Indeed, many "anti-copyright" people would be in favour of the author retaining copyright but organisations being forbidden to acquire it (the copyright owner can, of course, say that anyone can use their work freely if they want).

Chris C


I sympathize with your plight. I'm a "pro-am" photographer myself. What you do has value and is being demeaned by the masses, but -

Copyright is dead. Its death is attributable to technology and started with the first printing press, accelerated with the Xerox copy machine and has been finished off by digital copying and character recognition. Technology can not be legislated away. Your plight is truly helpless.

What your industry is experiencing has hit industries since the buggy whip and the Industrial Revolution. You are a craftsman in an age of mass produced product. It is only a matter of time until all "craft" is dead except a handful catering to the very rich.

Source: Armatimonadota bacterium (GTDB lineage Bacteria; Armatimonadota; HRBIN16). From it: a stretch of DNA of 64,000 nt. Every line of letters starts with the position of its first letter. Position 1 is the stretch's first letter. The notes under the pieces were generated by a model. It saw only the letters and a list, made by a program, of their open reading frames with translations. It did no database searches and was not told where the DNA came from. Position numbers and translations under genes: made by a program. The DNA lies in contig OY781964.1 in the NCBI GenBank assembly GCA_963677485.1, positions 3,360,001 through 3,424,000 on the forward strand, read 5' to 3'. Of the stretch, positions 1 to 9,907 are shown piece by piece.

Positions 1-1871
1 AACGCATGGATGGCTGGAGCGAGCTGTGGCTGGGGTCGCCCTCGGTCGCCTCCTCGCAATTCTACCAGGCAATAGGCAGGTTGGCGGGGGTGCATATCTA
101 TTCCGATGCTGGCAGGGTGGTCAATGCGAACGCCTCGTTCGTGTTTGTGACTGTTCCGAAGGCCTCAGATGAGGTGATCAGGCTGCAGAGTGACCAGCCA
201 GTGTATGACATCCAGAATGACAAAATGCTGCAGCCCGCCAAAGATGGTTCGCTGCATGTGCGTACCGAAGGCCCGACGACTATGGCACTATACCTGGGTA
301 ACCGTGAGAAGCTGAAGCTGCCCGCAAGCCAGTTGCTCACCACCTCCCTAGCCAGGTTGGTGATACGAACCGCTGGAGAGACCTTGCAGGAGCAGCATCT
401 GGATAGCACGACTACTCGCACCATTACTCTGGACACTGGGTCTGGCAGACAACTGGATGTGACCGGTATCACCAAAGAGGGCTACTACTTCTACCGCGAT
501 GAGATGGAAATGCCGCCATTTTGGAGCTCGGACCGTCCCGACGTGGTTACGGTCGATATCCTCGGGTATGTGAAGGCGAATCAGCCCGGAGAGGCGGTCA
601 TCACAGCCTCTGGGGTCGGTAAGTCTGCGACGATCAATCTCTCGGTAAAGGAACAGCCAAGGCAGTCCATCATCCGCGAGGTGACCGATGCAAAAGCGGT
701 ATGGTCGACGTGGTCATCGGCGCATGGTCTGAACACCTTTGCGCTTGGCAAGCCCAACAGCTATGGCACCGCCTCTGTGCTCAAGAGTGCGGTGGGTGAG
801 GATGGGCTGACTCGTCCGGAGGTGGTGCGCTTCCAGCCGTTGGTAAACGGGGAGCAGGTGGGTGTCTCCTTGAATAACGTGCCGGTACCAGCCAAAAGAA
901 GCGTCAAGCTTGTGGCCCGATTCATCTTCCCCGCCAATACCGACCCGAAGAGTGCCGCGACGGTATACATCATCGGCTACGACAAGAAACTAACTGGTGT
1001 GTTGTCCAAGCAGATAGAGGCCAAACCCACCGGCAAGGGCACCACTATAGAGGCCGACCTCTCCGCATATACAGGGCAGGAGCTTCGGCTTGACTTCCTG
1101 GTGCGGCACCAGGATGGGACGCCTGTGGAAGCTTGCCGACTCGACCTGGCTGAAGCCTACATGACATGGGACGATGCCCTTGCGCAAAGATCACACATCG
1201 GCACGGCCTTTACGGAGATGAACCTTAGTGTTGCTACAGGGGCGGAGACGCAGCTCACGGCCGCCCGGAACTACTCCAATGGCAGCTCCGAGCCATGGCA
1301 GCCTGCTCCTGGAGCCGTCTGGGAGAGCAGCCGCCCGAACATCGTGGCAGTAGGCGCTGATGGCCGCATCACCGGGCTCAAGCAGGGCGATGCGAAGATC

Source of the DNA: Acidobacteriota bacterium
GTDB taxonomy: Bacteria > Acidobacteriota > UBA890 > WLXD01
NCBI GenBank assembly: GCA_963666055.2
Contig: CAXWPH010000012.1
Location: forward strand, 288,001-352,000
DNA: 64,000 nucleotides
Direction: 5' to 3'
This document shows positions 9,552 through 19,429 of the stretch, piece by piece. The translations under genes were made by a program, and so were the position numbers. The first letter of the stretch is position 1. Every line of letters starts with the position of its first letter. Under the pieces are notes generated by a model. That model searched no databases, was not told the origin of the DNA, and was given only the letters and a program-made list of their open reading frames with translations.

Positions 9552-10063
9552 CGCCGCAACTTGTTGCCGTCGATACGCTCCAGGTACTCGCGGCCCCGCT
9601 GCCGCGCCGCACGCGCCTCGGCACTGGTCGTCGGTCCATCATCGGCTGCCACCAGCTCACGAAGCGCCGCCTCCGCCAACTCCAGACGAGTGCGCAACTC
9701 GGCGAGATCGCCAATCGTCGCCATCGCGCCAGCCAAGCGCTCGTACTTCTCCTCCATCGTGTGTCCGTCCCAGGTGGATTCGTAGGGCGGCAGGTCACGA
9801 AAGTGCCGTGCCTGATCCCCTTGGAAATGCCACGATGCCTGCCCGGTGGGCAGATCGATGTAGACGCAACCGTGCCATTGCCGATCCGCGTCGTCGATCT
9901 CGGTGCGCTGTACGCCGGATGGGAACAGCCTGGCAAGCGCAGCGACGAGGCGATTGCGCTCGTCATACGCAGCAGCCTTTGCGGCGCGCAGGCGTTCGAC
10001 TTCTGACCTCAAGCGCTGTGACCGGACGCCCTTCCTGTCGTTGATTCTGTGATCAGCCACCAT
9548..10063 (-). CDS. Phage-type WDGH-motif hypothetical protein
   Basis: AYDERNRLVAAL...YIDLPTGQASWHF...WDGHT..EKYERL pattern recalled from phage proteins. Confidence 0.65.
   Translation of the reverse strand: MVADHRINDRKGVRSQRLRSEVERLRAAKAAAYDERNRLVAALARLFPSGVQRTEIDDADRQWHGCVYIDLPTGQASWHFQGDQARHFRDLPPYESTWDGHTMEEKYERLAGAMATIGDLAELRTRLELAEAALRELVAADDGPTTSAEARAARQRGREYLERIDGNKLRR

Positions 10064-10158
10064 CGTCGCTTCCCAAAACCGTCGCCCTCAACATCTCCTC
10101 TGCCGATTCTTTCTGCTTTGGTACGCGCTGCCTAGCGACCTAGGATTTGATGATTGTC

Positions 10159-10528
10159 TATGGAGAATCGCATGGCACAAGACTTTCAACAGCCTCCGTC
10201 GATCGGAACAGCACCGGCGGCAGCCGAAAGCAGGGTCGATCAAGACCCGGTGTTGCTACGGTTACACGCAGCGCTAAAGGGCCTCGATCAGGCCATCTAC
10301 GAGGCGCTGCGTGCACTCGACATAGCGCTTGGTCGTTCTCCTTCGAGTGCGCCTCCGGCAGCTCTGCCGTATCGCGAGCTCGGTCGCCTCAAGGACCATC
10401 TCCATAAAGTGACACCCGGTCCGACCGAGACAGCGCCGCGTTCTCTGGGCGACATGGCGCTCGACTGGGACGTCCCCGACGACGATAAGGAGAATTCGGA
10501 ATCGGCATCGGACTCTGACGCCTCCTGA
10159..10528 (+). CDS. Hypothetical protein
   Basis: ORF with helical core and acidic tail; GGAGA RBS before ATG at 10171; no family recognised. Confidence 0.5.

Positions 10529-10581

I've seen the newspapers dying since the 1960s. They are too slow and too cumbersome. Radio and then TV butchered the newspapers. Now the internet is finishing them off. My reason for cancelling the newspaper wasn't even related to the technology issues. They changed ink or paper adding something that started causing me severe toxic reaction. My computer monitor doesn't make me ill and allows me to target my news interests.

When the Tsunami hit a few years back I knew about it and had identified and made contribution to relief agencies a day before the newspapers had the story. Magazines are even worse. With live video feed possible from anywhere in the world photojournalism just doesn't cut it anymore as a competing medium.

I'd suggest wedding photography. My niece just got robbed blind ($2k for a three-hour shoot with the poorest quality photos I've ever seen, washed out highlights, poor composition, etc.) and seemed fine with the situtation. The $2k did not even include a standard bride and groom print package! The wedding photography industry could use some fresh talent and seems willing to pay for it.